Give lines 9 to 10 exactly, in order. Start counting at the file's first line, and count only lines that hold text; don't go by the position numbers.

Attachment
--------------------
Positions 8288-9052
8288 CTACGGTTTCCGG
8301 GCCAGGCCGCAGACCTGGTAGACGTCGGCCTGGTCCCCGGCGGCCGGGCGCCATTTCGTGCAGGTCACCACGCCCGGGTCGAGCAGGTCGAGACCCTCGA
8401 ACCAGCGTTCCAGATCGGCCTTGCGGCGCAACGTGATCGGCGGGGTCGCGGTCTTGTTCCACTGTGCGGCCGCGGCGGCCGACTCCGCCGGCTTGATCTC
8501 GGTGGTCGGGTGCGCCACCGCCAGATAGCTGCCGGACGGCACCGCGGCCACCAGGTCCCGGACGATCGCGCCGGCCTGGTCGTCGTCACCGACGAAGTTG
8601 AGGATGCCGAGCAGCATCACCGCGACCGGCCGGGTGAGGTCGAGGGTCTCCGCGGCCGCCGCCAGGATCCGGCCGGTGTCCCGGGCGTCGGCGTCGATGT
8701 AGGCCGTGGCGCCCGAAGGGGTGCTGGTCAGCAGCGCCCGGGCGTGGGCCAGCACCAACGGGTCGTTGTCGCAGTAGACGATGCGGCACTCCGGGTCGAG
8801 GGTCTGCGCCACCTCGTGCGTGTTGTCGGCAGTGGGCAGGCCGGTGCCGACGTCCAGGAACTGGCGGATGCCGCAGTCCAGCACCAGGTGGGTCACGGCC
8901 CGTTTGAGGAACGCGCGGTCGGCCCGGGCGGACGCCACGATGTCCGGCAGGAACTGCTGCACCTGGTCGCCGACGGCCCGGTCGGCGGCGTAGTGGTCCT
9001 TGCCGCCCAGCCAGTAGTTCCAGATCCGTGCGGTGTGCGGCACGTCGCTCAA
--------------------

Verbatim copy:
8901 CGTTTGAGGAACGCGCGGTCGGCCCGGGCGGACGCCACGATGTCCGGCAGGAACTGCTGCACCTGGTCGCCGACGGCCCGGTCGGCGGCGTAGTGGTCCT
9001 TGCCGCCCAGCCAGTAGTTCCAGATCCGTGCGGTGTGCGGCACGTCGCTCAA